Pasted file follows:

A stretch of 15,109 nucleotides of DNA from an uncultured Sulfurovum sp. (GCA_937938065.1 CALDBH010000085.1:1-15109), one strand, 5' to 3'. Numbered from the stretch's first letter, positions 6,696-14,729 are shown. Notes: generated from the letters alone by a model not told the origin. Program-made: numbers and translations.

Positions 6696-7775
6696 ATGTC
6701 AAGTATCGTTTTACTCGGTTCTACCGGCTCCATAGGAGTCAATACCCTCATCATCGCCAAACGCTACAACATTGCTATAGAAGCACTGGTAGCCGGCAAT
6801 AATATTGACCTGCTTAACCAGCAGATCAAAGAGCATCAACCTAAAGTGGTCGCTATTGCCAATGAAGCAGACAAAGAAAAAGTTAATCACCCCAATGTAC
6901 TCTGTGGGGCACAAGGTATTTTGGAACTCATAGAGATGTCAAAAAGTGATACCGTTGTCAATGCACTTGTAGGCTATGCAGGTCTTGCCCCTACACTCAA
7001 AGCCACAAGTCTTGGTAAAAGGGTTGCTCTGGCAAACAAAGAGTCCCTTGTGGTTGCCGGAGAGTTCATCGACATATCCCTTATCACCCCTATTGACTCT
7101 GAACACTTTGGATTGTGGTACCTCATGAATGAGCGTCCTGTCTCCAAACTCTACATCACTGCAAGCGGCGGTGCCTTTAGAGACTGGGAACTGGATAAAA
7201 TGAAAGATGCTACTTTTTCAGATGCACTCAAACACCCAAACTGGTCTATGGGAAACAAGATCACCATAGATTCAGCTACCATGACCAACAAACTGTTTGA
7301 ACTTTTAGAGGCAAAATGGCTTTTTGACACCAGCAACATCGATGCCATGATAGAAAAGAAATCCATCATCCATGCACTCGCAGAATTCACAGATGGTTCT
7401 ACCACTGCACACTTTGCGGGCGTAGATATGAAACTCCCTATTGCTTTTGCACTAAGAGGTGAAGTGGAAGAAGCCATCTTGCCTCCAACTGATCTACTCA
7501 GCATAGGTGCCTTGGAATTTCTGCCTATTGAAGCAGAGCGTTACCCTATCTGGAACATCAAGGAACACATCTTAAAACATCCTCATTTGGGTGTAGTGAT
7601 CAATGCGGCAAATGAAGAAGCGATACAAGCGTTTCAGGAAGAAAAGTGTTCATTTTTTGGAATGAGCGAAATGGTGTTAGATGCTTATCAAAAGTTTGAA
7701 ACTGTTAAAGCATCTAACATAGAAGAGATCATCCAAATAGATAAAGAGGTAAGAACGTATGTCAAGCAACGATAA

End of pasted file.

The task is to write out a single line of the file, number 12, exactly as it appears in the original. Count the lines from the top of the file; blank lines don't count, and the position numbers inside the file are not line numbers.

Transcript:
7501 GCATAGGTGCCTTGGAATTTCTGCCTATTGAAGCAGAGCGTTACCCTATCTGGAACATCAAGGAACACATCTTAAAACATCCTCATTTGGGTGTAGTGAT